Running is The Dogs when it comes to Mindfulness, IMHO
In my day job, I’ve been writing a lot about Mindfulness lately.
Now that we’re all preparing for a second, six-month lockdown – panic-booking Ocado slots, stockpiling the Cushelle before it goes back on the ration – it’s understandable that we’re also after some mental reinforcement to see us sanely through the dark days ahead.
So, having exhausted my usual array of mental sandbags on the first surge, I’ve gone back to Mindfulness after a break of almost three years.
I’ve dusted down the old Guided Meditation CD, sat in the same chair with my eyes closed and assumed the familiar pose, supposedly embodying a sense of strength and curiosity.
I spent 20 minutes noticing my breathing and the noises around me, trying to sit quietly with any troubling thoughts that popped into my head.
And it was all right. In fact, it was much the same as it was when I last gave it up: at least I was doing something to combat stress and getting a bit of restful ‘me’ time’.
But one of the thoughts that did occur to me was: “This isn’t as good as running.”
That’s because running is The Dogs when it comes to Mindfulness, IMHO.
Because – if what you’re after is turning down the volume of your worries by reconnecting with your surroundings – what’s better than going outside and running slowly around?
Running, you’re so busy listening to your body that thoughts fly away”
And if you’re after a form of concentration so strong that depressed thoughts can’t penetrate, may I point you to your nearest hill and suggest you try running up it?
That’s why running is mindful, because, going uphill, no-one has room in their head to debate “Why did she say that?” or “I’m useless”. You’d have no choice but to stop moving if you wanted to continue with that sort of thinking.
But if you keep running, you’re so busy listening to your body, or calculating how many steps you are from the top, that worries just fly away…
It’s also highly mindful to count steps as you run, because if you’re focusing on counting and keeping safe, very little harmful chat can get into your nut.
In fact, in my experience, anything that does get in tends to be endorphin-laced and therefore highly positive.
Some of the deepest thoughts I’ve had running are: “Well done!” and “Stronger than you thought, eh?”, which kind of makes my point for me: you can’t really think when you run.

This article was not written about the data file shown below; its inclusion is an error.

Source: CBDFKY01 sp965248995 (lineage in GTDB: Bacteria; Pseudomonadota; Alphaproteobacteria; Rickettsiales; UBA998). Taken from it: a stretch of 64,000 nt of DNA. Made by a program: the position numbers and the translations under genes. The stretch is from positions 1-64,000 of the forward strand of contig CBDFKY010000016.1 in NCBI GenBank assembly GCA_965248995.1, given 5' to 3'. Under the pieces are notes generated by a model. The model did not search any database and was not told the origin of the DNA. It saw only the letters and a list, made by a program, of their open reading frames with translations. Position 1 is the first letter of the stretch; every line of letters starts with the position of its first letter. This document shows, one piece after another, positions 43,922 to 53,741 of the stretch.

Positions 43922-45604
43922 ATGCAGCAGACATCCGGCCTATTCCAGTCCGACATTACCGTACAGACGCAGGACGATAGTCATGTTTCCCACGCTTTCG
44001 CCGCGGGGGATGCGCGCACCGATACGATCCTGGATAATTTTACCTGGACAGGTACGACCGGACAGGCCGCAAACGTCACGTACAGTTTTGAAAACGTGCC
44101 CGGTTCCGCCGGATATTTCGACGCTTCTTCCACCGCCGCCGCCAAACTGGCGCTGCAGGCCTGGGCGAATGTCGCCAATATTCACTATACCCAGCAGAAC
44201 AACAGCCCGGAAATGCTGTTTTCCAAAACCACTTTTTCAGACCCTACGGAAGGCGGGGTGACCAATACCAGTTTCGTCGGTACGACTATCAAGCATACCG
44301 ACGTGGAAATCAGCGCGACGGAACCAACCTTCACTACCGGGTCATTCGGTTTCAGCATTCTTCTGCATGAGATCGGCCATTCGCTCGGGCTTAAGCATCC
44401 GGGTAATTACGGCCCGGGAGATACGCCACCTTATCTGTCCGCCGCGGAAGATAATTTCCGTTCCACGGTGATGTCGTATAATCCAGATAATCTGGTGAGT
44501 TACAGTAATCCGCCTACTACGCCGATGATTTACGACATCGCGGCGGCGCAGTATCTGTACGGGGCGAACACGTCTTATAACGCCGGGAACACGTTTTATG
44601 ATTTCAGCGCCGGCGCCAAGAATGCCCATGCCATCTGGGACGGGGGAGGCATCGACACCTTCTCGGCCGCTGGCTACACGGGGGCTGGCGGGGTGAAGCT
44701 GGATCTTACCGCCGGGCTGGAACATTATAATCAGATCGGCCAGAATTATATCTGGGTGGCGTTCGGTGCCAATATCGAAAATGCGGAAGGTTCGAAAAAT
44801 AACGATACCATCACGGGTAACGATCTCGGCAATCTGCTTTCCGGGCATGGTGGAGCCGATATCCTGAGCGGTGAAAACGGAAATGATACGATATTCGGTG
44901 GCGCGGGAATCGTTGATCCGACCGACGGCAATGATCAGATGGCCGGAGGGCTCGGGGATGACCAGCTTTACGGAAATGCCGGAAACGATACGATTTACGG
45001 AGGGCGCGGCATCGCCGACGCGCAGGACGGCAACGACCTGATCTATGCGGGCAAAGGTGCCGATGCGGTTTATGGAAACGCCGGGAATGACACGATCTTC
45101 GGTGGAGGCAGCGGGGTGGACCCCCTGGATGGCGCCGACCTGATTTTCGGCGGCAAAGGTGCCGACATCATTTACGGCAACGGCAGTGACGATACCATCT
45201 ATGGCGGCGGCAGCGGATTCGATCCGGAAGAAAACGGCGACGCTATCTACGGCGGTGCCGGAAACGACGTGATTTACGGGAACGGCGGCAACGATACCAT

Many runners feel more creative after they’ve been for a run, precisely because they’ve just spent a fair time not thinking”
Of course, many runners feel much more creative after they’ve been out for a run, precisely because they’ve just spent a fair time not thinking.
If you can train yourself to complete a 10k, or even a three-miler, that’s a lot of time not thinking difficult or rubbish thoughts, for a change. So it’s no wonder that your mind feels rested and uncluttered afterwards.
My missus occasionally rolls her eyes at my running because it isn’t a hobby that I have anything to show for – beyond a lot of sweaty T-shirts and a few half-marathon medals stuffed in a drawer somewhere.
It doesn’t look much, compared to the beautiful garden she’s created this summer, or the lashings of fruit and veg she’s grown.
But running has bought huge benefits to my physical and mental health which go way beyond a flat-ish stomach and endorphin highs. Because when I’m running, I’m being properly mindful.
I might be a bit old school for this nicey-nicey New Age stuff”
I’m not saying that I won’t give meditation-based mindfulness another go – because soon there’ll come a time when I can’t run anymore, and just being able to “sit” with my thoughts until they go away might well be a skill I need.
One day, I might be able to have an uncomfortable idea and just look at it in a spirit of kindness and compassion, like the guided meditations say.
But, at the moment, when I think of that phrase, I always imagine an indulgent Dad patting a favourite daughter on the head – even though she’s just punched her brother.
Deep down, I suspect I might be a bit old school for this kindness and compassion lark.
I first started therapy in the 80s, when Shrinks told you to wear an elastic band on your wrist – ready to snap it whenever you caught yourself entertaining a destructive thought*.
So maybe it’s not surprising that I prefer to run out my demons – where the cure also involves a bit of pain – instead of that nicey-nicey New Age stuff.
* I gather that this technique is frowned upon these days. Can’t think why…